A movie that was around 18 years in the making since Guillermo del Toro introduced James Cameron to the manga/anime, Alita: Battle Angel finally opened for the general public on February 14th. The original comic book – Gunnm by Yukito Kishiro, initially published in Shueisha’s Business Jump anthology from 1990 to 1995 – became popular for its gorgeous, edgy, and action-packed graphic imagery. This quick surge in popularity resulted in its publication in the West as Battle Angel Alita through Manga Entertainment. In 1993, the first two volumes of the manga – “Rusty Angel” and “Tears Sign” – were adapted into an OVA produced by Madhouse & Animate Studios titled Battle Angel. This adaptation strayed fairly far from the source material, but it was well received for its beautiful animation and edgy themes. It also helped popularize – along with Akira – these kinds of direct-to-video features in the West, boosting the reach of Manga Entertainment and ADV Films and paving the way for other now-classic animated adaptations like Ghost in the Shell.
Around the year 2000, James Cameron and 20th Century Fox registered the online domain “www.battleangelalita.com,” but the filmmaker didn’t confirm he was directing the film, and a script was in the works until 2003. Cameron’s work in other movies and the Dark Angel TV show, which was heavily inspired by Battle Angel Alita, delayed the production several years until 2015, when it was made public Robert Rodríguez was in negotiations to become the project’s director. The name Alita: Battle Angel was a suggestion to Cameron from the movie’s producer, Jon Landau. Jokingly, Landau said: “I’m telling people that we have to call it ‘Alita: Battle Angel,’ because Jim only does T&A movies. ’Titanic,’ ‘Aliens,’ ‘Terminator,’ ‘Abyss,’ ‘True Lies,’ ‘Avatar.’” [sic] It also has the more usual subtitle syntax used in Hollywood productions, such as Terminator 2: Judgement Day. Alita: Battle Angel was originally announced to be released on July 20, 2018, but it was pushed back several times due to the complications of such an ambitious production.
In 2563, a conflict known as “The Fall” has left Earth devastated. While scouting the junkyard of Iron City, cyborg scientist Dr. Dyson Ido (Christoph Waltz) finds a disembodied female cyborg with an intact human brain (Rosa Salazar). He rebuilds the cyborg, who doesn’t remember her past; Ido names her Alita, after his deceased daughter. Alita befriends Hugo (Keean Johnson), who aspires to move to the Zalem, a floating, wealthy Metropolis. He introduces her to the Motorball sport, a battle royale race with motorized roller skates.
One night, Alita and Ido encounter three cyborg assassins led by Grewishka (Jackie Earle Haley). When Ido is injured, Alita rediscovers her skill in the “Panzer Kunst” cyborg martial art and rescues him. Despite her skill, Ido forbids her from becoming a Hunter-Warrior. The next day, Alita brings home a Berserker body from a downed ship Hugo finds outside the city. At first, Ido refuses to install her in the body. Frustrated, Alita registers herself as a Hunter-Warrior. After a harrowing encounter with Grewishka, Ido finally does transplant Alita into the Berserker body, which automatically interfaces with her system. Can the newly enhanced Alita save her friends and discover the truth about her past?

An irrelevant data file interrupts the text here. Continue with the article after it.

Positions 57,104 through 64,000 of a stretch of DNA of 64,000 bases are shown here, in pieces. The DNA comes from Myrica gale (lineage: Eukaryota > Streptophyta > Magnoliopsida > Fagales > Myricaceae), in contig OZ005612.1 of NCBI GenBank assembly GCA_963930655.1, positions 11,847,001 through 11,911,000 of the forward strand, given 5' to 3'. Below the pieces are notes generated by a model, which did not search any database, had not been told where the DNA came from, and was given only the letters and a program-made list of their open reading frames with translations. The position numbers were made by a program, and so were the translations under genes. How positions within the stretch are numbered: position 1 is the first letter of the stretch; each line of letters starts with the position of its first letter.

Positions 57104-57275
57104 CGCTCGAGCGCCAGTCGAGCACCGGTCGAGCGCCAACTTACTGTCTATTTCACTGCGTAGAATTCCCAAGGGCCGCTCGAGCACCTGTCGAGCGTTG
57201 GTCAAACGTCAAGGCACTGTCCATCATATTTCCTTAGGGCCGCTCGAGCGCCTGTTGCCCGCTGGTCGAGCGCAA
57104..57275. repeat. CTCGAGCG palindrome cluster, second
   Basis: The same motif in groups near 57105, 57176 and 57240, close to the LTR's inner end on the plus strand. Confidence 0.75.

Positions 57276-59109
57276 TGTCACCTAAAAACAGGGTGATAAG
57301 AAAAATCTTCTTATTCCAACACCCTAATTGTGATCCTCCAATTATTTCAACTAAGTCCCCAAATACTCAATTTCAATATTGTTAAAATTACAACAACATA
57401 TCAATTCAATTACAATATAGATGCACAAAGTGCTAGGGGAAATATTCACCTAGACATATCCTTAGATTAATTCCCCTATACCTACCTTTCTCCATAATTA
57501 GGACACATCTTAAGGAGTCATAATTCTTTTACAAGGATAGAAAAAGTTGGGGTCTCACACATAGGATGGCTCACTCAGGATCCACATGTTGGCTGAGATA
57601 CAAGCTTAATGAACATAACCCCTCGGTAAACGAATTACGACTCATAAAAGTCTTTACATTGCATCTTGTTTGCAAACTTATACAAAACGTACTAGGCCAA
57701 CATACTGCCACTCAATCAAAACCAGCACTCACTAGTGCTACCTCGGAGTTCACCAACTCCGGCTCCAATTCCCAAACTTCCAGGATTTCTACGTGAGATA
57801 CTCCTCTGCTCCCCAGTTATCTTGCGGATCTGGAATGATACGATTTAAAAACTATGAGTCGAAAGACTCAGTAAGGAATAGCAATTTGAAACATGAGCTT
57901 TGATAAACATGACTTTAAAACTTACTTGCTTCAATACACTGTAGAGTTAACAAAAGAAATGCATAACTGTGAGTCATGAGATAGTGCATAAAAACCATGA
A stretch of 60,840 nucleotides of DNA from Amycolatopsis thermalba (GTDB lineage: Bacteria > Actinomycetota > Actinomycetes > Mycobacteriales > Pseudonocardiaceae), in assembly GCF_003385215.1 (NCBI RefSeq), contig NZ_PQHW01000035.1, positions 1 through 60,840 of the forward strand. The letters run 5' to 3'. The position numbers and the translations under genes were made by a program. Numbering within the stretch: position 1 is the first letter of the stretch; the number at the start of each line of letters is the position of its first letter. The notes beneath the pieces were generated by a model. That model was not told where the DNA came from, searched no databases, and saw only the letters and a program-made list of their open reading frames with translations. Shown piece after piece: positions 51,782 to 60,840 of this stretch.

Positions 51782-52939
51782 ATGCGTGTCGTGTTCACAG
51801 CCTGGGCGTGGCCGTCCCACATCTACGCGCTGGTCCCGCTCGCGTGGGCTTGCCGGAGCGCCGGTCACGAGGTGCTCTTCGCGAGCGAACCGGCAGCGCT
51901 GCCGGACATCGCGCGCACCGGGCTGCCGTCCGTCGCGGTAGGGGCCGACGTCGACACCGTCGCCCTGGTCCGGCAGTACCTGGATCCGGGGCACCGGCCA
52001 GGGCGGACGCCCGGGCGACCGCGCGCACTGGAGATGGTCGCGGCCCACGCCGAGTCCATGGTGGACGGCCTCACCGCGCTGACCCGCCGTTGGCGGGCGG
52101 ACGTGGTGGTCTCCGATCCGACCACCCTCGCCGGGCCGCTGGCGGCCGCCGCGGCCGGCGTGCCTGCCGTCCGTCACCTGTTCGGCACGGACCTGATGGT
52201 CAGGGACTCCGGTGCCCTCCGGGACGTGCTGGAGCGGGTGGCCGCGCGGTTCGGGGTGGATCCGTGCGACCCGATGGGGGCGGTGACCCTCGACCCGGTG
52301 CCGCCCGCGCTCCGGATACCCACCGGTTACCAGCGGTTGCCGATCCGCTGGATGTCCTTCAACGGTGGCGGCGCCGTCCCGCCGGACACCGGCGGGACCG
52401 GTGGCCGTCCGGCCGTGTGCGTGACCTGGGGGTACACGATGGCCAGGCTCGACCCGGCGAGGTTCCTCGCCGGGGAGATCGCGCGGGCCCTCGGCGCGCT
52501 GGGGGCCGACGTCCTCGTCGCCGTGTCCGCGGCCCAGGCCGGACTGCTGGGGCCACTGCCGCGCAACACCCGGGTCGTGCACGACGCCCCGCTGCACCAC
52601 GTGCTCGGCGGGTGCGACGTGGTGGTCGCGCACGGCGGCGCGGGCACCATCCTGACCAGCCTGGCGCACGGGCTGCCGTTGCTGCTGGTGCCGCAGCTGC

The adaptation element of the film makes Alita: Battle Angel hard to review because the intention is to keep the spirit of the source material, which could not be widely understood due to the taste of people outside of the Otaku community. Even taking that into consideration, the movie definitely works as a visually astonishing teenage adventure blockbuster, with an agile pacing and an easy-to-follow story. The casting is mostly great, with performances ranging from serviceable to brilliant. First and foremost, Rosa Salazar completely owns and commands the role of Alita. Emotions are conveyed through the special effects perfectly, on the level of Andy Serkis’ Planet of the Apes work. Honorable mentions go to Christoph Waltz and Jennifer Conelly in their parts of Dr. Ido and Dr. Chiren, respectively. Jennifer Connelly is especially laudable, since her performance is, likely, the best version of her character, which was created for the OVA and didn’t appear in the original manga at all.
There are some minor problems with Alita: Battle Angel, as there are with any other movie. Hugo’s character is not really a good embodiment of Yugo from the OVA, and the character lacks the depth his cartoon counterpart portrayed. This could be due to the ambitious number of plot points put into the live-action project, with the spotlight focused on other elements. Plus, even though the pacing is agile, sometimes Alita: Battle Angel does feel a little unfocused, with story threads going on simultaneously and quickly. They do all tie up neatly in the end, but at the expense of some emotional punch, which tends to be a manga element achieved with a more contemplative philosophy than Western storytelling.
Alita: Battle Angel is definitely a great movie-magic experience with a unique voice in the world of manga/anime adaptations. The passion James Cameron and Robert Rodríguez have put into the film is palpable. Every cent and every production hour yields impressive investment results on the screen in what word-of-mouth has been championing as “the first really good adaptation of a manga/anime franchise.”
It should also be mentioned that the producers of Alita: Battle Angel and 20th Century Fox, in collaboration with Open Bionics, donated a set of fully functional bionic arms to British amputee activist Tilly Lockey, a teenage girl who fought the battle of her life against meningococcal septicemia when she was just a year old. Both of her hands needed to be removed. But why not let James Cameron himself end this article with a full explanation!